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You are here: Home) Government) Council) Meeting Materials) August 12, 2013


RECORD OF PROCEEDING OF CITY COUNCIL

CITY OF BELLINGHAM, WASHINGTON


COUNCIL CHAMBERS, CITY HALL
Monday, August 12, 2013, 07:00 PM
Book: 67, Page: 1


REGULAR MEETING


Called To Order The meeting was called to order by Council President Seth Fleetwood who led the Pledge of Allegiance.

Roll Call
Present:
    Gene Knutson, Council Member, Second Ward
    Cathy Lehman, Council Member, Third Ward
    Stan Snapp, Council Member, Fourth Ward
    Terry Bornemann, Council Member, Fifth Ward
    Michael Lilliquist, Council Member, Sixth Ward
    Seth Fleetwood, Council Member, At Large

Excused:
    Jack Weiss
    Council Member
    First Ward

ANNOUNCEMENT(S)
    The Council Office will be closed the week of August 19 to August 23. Council Members can be contacted directly during this time. Contact information is available on the City's website, in the kiosk in City Hall or by calling the City's main number, 778-8000.

Bellingham City Council meets all requirements of the State of Washington Open Meetings Act.

APPROVAL OF MINUTES

None submitted.


15 - MINUTE PUBLIC COMMENT PERIOD

Wendy Harris spoke in opposition to the Memorandum of Agreements with the City of Lynden and the Public Utilities District #1 [AB 20084 & 20083, respectively]. She then asked that the council dedicate one of their worksessions, regarding the waterfront, solely to habitat and connectivity, which has to be done at the master planning stage.

Marian Beddill does not approve of the Memorandum of Agreements with the City of Lynden and the Public Utilities District #1 [AB 20084 & 20083, respectively]. She feels there should be substantial discussion and understanding.

Arthur West agreed with Ms. Harris regarding waterfront habitat and connectivity. He said the recreational pathway costing $250,000 around a contaminated pool (ASB) doesn't make sense. The city has a higher duty to its citizens to make sure they are not exposed to these chemicals.

Jasine Cline said pulling more water from the Nooksack River affects fish. He has concerns about the economics, purpose, treaty rights and possible litigation. The city should consult with the Nooksack and Lummi [Tribes]and Whatcom County. [AB 20083 and AB 20084].

Terrie Wechsler referenced AB 20084 and said there are nebulous, undefined terms in paragraph 3.2. He asked that council not do anything until there is an explanation of what it means - what it means today and 20 years from now.


PUBLIC HEARING(S)

AB20043 1. Recently adopted Emergency Ordinance imposing a moratorium on the establishment of facilities producing, processing and retailing recreational marijuana [Ordinance #2013-07-047, passed July 1, 2013]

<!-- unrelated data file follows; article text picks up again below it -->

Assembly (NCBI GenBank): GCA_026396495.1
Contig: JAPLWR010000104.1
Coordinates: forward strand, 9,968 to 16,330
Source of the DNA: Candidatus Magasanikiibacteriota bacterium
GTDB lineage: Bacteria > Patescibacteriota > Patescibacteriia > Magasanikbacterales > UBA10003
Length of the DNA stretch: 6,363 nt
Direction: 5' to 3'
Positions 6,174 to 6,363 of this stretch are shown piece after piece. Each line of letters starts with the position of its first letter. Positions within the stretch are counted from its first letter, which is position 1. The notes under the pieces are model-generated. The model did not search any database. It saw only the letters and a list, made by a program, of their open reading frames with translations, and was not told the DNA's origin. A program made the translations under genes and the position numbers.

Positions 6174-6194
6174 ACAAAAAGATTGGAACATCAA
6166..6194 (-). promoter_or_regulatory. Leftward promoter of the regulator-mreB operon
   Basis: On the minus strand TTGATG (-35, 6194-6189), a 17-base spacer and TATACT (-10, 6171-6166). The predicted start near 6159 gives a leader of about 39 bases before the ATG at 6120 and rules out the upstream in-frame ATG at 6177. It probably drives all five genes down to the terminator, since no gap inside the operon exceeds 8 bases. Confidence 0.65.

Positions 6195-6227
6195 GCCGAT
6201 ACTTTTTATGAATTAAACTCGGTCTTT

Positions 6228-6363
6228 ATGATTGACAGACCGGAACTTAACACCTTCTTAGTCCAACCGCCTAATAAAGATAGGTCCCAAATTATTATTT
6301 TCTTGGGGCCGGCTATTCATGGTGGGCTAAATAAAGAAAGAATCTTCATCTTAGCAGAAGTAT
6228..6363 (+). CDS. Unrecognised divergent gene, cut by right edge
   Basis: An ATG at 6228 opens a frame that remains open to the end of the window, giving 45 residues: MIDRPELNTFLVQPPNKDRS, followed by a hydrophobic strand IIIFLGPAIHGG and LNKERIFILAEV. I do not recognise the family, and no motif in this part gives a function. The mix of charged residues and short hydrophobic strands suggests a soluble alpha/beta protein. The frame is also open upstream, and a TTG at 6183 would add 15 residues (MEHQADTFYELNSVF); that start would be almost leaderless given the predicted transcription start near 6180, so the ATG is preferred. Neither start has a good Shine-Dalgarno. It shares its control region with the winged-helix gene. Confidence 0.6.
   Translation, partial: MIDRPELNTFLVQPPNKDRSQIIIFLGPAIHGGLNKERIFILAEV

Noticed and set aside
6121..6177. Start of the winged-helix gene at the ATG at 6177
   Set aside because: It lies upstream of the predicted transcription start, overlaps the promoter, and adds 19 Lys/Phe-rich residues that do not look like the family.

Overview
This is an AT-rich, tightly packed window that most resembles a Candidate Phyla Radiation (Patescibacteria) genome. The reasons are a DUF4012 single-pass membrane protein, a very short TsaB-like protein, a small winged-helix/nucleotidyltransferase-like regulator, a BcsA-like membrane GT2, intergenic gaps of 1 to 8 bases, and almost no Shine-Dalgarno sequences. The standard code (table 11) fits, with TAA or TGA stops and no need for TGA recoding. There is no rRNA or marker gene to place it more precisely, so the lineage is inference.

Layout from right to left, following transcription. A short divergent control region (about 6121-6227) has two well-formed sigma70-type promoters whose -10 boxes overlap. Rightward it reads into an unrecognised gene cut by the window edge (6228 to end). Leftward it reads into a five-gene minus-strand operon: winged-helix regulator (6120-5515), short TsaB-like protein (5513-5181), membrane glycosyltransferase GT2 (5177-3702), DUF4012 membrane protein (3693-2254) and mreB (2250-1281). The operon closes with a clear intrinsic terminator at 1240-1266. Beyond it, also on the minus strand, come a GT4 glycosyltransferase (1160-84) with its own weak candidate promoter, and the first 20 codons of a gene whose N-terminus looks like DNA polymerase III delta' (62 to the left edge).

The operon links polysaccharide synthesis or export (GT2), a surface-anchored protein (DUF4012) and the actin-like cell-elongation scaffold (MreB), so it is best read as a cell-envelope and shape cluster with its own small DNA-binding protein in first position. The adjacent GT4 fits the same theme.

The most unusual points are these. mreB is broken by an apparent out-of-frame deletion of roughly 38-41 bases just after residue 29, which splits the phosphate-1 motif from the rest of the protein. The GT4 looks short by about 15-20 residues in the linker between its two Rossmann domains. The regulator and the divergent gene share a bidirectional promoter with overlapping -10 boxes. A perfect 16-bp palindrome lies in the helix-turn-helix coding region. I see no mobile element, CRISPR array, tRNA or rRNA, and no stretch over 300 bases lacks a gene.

Public hearing held concurrently with AB20044. See council action under AB20087


AB20044 2. Recently adopted Emergency Ordinance establishing interim zoning for the cultivation of medical marijuana for personal use and in collective gardens [Ordinance #2013-07-048, passed July 1, 2013]

Public hearing held concurrently with AB20043. See council action under AB20087

Alan Marriner, Assistant City Attorney explained that the council has three options with regard to the two emergency ordinances that were passed on July 1, 2013: to repeal, modify or leave in place.

Staff has drafted two interim zoning ordinances for consideration [AB 20087]. Either, if passed, would replace the current moratorium on recreational marijuana. The draft ordinance starting on p. 66 of the agenda packet allows production, processing and retailing of recreational marijuana in the city’s industrial zones. The draft ordinance starting on p. 76 of the agenda packet is exactly the same as the first ordinance except that it allows the retailing of recreational marijuana in both industrial and commercial zones.

Beginning September 16th; the Liquor Control Board intends to begin accepting license applications for 30 days, for the production, processing or retailing of recreational marijuana.

Staff's recommendation at the conclusion of the public hearing is to leave the interim zoning ordinance for medical marijuana in place, which allows collective gardens in the city's industrial zones and also allows personal cultivation in all areas zoned single family residential.

The other recommendation of staff is that for recreational marijuana, council approve one of the two proposed emergency ordinances presented with AB 20087 to align the city with the timeline given by the Liquor Control Board so that individuals who want to apply for licenses for recreational marijuana can identify a site and do so beginning September 16th.

If council adopts either version of the new emergency ordinance, it will take affect immediately and will require another public hearing within 60 days.

The two that are in place, and any the council may adopt to deal with the recreational marijuana issue are temporary and will remain in place no longer than 12 months or until the city adopts its final rules

Council President Fleetwood opened the public hearing.

J Riley Sweeney supports lifting the temporary moratorium. He supports the ordinance that includes industrial and commercial zones because he feels that more small businesses located throughout the city will mean less driving and therefore, less DUI’s.

John Hill has used an oral cannabis concentrate successfully for a medical condition. He is concerned that the allowance of 50 square feet and 1,000 watts for medical growth is not enough as it would ultimately produce about 2.3 gms per day, which would hardly be enough ease the symptoms. If the city wants to make rules with a mutual benefit, staff needs to talk to people who are growing marijuana and understand what takes place.

Lisa McShane addressed the rules for recreational marijuana and strongly supports retail in commercial zones and processing in industrial areas. Regarding growing both medical and recreational marijuana - it is a commercial agricultural activity and does not belong in neighborhoods or residential buildings, it belongs on larger parcels. It uses a tremendous amount of energy and she asked to imagine if Washington were to pave the way for growing marijuana by growing outdoors or using solar power.

Jackie Marcucci, President, Waldron/Young Condo Association. She advocated for strong zoning laws for medical marijuana growing operations and dispensaries. Multi-residential units are not an appropriate place for growing operations due to the strong, pervasive odor that impacts the neighbors. She urged the council to adopt rules that take the following into account: 1,000’ from schools/libraries and not located in single family, multi-family and neighborhood zones. Grow operations are better left in agricultural or industrial zones.